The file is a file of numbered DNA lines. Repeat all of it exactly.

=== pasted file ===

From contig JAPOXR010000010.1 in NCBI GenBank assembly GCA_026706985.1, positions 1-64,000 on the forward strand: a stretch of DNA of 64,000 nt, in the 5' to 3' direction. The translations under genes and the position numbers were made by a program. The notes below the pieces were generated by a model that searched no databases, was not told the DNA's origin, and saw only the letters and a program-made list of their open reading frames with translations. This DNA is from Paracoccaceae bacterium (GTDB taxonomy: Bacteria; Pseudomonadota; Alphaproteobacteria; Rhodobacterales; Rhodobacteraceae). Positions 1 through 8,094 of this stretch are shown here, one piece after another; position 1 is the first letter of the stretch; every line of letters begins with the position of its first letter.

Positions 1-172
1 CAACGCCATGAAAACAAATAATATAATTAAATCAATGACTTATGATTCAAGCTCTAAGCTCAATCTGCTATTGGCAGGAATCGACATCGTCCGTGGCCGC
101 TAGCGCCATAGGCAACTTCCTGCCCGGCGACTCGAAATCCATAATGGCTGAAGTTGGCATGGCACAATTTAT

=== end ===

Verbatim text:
From contig JAPOXR010000010.1 in NCBI GenBank assembly GCA_026706985.1, positions 1-64,000 on the forward strand: a stretch of DNA of 64,000 nt, in the 5' to 3' direction. The translations under genes and the position numbers were made by a program. The notes below the pieces were generated by a model that searched no databases, was not told the DNA's origin, and saw only the letters and a program-made list of their open reading frames with translations. This DNA is from Paracoccaceae bacterium (GTDB taxonomy: Bacteria; Pseudomonadota; Alphaproteobacteria; Rhodobacterales; Rhodobacteraceae). Positions 1 through 8,094 of this stretch are shown here, one piece after another; position 1 is the first letter of the stretch; every line of letters begins with the position of its first letter.

Positions 1-172
1 CAACGCCATGAAAACAAATAATATAATTAAATCAATGACTTATGATTCAAGCTCTAAGCTCAATCTGCTATTGGCAGGAATCGACATCGTCCGTGGCCGC
101 TAGCGCCATAGGCAACTTCCTGCCCGGCGACTCGAAATCCATAATGGCTGAAGTTGGCATGGCACAATTTAT